Wednesday, 25 January 2017

Sampling-event standard takes flight on the wings of butterflies

Data collected from systematic monitoring schemes is highly valuable. That's because harvesting species data from a given set of sites repeatedly over time using a well-defined sampling effort opens the door to key ecological analyses including phenology, population trends, changes in community structure and other metrics related to a range of Essential Biodiversity Variables (EBVs).

A couple of years ago there was no faithful way to universally standardize data from systematic monitoring schemes. This meant that researchers using this kind of data would need to spend a lot of time deciphering it first. Their job would get even more complicated when trying to integrate data from various heterogeneous sources, each storing their data in different formats, units, etc.

Today, the situation looks much better thanks to a massive collaboration between GBIF, EU BON partners and the wider biodiversity community whose aim was to enable sharing of "sampling-event datasets".  

Indeed, one of the most successful outcomes from this collaboration has been the development of a standardized format for systematic butterfly monitoring schemes.

The format has been developed in close collaboration with the EU BON partners Israel Pe'er (GlueCAD- Biodiversity IT) and his son, Dr. Guy Pe'er, (UFZ), who works with systematic monitoring data.  The format can be adapted to many other types of systematic monitoring, for many taxonomic groups, as it ensures the following important conditions for researchers are met:
  • all visits to a given site are known, including those with no sightings, as this allows for analyses of species phenology, etc.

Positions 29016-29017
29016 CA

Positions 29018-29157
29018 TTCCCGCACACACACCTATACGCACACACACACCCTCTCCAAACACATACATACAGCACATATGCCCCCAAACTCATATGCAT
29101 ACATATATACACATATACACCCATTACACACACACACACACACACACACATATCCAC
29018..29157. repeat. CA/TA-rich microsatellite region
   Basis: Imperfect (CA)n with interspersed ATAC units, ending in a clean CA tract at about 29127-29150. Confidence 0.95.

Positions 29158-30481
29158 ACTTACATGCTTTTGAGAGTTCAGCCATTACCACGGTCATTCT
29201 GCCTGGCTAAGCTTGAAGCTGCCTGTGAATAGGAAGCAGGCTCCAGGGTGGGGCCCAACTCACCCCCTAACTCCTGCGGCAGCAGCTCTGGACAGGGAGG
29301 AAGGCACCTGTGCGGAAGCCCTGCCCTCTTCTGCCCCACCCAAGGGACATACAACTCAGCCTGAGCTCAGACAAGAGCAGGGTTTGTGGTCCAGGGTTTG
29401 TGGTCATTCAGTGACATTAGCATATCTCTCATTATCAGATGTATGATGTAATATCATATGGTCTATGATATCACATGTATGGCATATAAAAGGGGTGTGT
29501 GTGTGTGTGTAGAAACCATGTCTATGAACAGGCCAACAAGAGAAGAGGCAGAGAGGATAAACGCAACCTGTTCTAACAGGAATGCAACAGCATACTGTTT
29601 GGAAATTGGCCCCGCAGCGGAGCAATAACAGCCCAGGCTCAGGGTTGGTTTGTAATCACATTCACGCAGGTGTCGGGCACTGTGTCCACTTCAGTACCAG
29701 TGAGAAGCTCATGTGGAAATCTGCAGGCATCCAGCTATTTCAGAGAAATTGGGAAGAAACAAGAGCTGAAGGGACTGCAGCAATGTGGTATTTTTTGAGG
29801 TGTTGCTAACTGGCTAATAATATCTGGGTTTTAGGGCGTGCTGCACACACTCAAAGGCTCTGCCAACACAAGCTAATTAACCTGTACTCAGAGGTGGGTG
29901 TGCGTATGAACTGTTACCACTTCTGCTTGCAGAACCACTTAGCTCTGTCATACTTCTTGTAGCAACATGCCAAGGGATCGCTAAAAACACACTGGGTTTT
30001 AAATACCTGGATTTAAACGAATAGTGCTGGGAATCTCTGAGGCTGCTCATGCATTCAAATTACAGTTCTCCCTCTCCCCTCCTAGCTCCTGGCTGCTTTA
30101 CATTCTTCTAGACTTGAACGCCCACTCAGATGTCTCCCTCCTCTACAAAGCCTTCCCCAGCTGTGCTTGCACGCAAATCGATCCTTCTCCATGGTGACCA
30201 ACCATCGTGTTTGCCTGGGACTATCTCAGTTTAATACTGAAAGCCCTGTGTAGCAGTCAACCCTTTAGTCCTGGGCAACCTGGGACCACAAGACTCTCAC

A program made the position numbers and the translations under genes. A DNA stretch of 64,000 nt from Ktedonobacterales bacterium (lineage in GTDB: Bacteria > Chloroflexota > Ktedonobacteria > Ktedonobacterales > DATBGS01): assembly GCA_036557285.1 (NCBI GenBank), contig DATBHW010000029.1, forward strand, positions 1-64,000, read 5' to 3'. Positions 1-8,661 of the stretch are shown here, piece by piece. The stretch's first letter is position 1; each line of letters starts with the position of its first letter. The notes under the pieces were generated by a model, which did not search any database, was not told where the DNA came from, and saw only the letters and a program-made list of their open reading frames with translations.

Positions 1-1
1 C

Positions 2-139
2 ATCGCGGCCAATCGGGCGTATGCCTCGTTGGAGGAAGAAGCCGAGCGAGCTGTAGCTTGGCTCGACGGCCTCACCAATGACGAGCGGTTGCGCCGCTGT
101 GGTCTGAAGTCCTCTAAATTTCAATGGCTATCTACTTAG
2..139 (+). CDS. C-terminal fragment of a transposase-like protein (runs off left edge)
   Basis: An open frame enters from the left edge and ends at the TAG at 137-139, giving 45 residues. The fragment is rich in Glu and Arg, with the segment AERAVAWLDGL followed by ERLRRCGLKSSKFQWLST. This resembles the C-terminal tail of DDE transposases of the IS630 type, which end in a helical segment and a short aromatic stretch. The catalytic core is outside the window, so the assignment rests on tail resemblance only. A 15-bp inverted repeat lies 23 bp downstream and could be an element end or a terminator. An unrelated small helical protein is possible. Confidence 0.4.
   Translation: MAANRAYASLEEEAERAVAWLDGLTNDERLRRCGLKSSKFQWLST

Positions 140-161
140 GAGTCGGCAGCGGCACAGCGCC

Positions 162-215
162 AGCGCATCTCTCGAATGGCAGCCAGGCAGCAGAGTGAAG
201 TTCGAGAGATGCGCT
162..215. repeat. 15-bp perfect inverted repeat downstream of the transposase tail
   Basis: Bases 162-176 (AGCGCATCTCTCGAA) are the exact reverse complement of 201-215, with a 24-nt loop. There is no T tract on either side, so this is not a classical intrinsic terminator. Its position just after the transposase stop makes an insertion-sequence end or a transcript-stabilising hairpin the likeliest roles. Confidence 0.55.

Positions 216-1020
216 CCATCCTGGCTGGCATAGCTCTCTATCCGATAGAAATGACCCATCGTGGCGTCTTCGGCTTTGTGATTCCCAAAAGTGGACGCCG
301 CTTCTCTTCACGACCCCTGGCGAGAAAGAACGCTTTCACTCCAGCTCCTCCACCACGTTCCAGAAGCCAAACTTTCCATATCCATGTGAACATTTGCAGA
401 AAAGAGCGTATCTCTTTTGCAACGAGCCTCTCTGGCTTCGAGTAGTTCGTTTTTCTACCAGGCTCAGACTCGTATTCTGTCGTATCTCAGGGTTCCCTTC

• the range of species being recorded during sampling is explicit, as this allows for true absence to be determined.
  • the location hierarchies can be specified (e.g. the location is a fixed transect or subsection of a transect), as this allows users to group observations by location.
  • enough detailed information about the sampling effort and sampling area (e.g. units of measurement) are captured, as this allows users to calculate density or convert between units of abundance.
The Israeli Butterfly Systematic Monitoring Scheme (BMS-IL) dataset has already been published openly using this format. I'd like to invite everyone to explore this exemplar dataset from either the EU BON IPT or via

In the future, I hope that GEO BON's Guidelines for Standardized Global Butterfly Monitoring will incorporate a new recommendation that all monitoring programs use this standardized format for sharing their data. Without a doubt this will make researchers' jobs easier when integrating data from several butterfly monitoring programs for their analyses. It will also enable integrating the data with standardized sampling-event data from other disciplines as well.

Ideally, making the data openly available in a standardized format also leads to new collaboration. So far, BMS-IL data has been used to assess trends in the abundance and phenology of Israel's butterflies for the benefit of conservation or climate change research for example. I would like to encourage you to reach out to Israel and Guy Pe'er if you have any novel ideas on how to reuse their newly standardized data in order to help unlock its full potential.

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